“Chuck vs. the Masquerade”
Mondays, NBC, 8/7c PM
Written by Rafe Judkins & Lauren LeFranc
Directed by Patrick Norris
“Our souls are so close, they’re vibrating.” – Morgan
Ah, Valentine’s Day. When sitcoms go all gushy with the sexual innuendo and the cornball romance. Now that Chuck has gotten engaged to Sarah, his wingman Morgan must needs hook up with Alex, John Casey’s daughter (the man knows no fear, apparently). So we get some wonderfully cheesy scenes of Chuck setting up an intimate moment in his bedroom with candles and a T-shirt that reads “Love Machine”, and Morgan and Alex try out a little Tantric chanting in the living room. Classic farce ensues, naturally, as Chuck and Sarah try to tiptoe through the living room at the very moment John Casey barges in to demand to know why no one is answering their phones. It seems that General Beckman, devoid as usual of her own love life, must disrupt everyone else’s with a mission. Didn’t she get the memo about Valentine’s Day being an international holiday?
“Does this party have a theme?” — Morgan
It seems that Chuck and Sarah have to go to another party. Where would this show be without the masked ball, the tango contest, the diplomatic assembly requiring black tie and a revealing gown for Sarah? Our spy team gets its tux on so often, I feel like I’ve wandered into a Joan Rivers red carpet special. In this case, the team is supposed to be protecting one of Alexi Volkoff’s former assets, Vivian, from an assassin named Boris (David Lee, Sponge). Boris, like all well trained assassins, plans to assassinate Vivian at her own ball. Chuck and Sarah get their glad rags on, Casey gets his bartending suit on again (the man has a second career at this, I swear) and Morgan goes along as backup bartender. In foiling the assassination attempt, Chuck learns that Vivian (Lauren Cohan, The Vampire Diaries) is actually Volkoff’s daughter, raised in ignorance of her father’s true nature.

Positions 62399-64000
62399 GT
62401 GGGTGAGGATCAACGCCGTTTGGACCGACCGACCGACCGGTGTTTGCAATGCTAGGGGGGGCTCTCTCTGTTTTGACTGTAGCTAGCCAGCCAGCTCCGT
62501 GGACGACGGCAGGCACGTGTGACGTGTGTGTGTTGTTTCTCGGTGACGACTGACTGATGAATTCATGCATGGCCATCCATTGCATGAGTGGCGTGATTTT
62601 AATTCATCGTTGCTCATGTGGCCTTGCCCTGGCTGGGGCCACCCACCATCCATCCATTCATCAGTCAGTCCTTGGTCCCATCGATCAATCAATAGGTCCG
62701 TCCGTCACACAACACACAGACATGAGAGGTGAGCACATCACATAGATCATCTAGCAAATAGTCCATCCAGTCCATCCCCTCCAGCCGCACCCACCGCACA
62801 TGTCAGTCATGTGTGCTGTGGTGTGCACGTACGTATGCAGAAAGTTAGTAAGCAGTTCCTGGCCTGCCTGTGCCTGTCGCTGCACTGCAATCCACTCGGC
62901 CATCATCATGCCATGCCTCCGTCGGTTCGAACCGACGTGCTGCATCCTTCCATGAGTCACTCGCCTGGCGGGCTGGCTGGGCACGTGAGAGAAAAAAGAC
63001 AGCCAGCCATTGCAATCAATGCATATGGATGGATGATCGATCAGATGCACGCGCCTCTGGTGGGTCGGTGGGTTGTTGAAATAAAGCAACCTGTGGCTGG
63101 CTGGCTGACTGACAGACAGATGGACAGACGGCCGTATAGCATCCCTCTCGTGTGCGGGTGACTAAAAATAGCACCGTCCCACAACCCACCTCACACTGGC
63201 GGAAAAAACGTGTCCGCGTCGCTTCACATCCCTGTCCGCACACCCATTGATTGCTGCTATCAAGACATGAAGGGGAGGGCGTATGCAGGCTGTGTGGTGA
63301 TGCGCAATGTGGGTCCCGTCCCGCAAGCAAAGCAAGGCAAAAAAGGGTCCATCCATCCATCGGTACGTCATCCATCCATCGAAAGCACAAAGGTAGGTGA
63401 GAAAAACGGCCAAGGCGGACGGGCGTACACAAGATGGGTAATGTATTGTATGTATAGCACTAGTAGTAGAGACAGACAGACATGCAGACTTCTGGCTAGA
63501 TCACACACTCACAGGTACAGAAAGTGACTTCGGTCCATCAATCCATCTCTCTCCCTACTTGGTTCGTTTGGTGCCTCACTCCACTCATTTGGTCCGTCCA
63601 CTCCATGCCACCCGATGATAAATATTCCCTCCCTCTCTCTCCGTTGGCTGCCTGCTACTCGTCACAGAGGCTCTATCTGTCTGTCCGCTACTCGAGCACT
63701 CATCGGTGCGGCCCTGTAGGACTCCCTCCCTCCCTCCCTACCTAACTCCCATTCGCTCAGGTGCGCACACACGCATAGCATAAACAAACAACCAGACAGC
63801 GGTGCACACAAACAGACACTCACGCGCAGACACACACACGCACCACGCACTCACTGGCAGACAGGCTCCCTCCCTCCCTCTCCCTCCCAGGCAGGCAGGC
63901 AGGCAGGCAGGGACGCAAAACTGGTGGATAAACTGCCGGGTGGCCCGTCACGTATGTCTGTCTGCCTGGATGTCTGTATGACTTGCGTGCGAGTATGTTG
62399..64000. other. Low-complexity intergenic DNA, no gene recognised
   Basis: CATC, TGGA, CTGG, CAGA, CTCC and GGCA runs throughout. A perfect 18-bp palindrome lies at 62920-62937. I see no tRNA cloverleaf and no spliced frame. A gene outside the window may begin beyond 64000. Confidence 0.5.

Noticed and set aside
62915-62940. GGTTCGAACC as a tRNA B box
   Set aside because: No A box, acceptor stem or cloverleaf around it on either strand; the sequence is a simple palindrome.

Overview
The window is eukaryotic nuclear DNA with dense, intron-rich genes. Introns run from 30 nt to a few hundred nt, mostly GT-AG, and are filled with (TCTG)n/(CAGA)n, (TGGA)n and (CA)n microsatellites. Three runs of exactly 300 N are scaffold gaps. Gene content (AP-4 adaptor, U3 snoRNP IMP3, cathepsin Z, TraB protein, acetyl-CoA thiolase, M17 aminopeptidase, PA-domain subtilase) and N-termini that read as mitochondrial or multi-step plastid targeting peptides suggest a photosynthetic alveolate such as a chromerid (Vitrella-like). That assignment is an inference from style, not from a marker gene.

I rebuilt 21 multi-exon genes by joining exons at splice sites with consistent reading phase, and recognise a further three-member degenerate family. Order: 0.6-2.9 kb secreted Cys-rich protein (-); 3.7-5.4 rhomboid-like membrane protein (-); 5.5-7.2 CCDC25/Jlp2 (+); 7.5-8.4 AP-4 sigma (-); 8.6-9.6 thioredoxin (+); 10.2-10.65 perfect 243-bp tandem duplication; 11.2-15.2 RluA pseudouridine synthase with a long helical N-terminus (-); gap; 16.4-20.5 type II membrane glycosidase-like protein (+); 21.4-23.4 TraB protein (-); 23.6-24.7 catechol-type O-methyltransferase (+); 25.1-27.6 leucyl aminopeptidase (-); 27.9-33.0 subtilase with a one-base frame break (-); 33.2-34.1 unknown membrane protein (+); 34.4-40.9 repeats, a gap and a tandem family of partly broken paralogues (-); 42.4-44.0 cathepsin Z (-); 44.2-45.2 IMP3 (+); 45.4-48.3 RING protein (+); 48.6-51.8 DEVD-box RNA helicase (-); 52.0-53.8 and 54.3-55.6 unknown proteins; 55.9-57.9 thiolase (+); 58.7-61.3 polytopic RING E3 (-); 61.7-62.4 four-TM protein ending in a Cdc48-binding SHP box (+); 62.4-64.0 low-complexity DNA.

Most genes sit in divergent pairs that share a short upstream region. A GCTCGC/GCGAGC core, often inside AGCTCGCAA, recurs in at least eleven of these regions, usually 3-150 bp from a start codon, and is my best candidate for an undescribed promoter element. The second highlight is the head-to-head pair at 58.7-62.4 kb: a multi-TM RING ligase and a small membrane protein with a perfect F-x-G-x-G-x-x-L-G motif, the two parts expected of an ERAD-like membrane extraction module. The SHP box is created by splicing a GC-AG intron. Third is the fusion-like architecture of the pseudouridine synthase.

“Your whole life, your father’s been grooming you.” — Boris
Vivian complains to Chuck that she doesn’t really know who she is or what she wants to do in life. Chuck urges her to find her special purpose; she volunteers to be bait to draw Boris out. They trick Sarah out to look like Vivian, right down to Vivian’s trademark locket, and let her go on Vivian’s customary morning ride. Sure enough, she’s ambushed and Casey has to shoot half a dozen sharpshooters with split-second accuracy. Naturally, he succeeds brilliantly and Sarah is saved. Meanwhile, back at the ranch, Boris corners Vivian, demanding some “key”. Vivian proves she’s her father’s daughter by blowing him away and then discovers her special purpose by using her locket to unlock her father’s vault. Why does every plot point in this series boil down to Daddy Issues? How many fathers are going to be revealed as secret spies (Papa Bartowski, Volkoff, even Casey). It’s become a positively Freudian tic with these writers.
“Good Lord! What happened to you two? You smell like vomit and Cheerios.” – Big Mike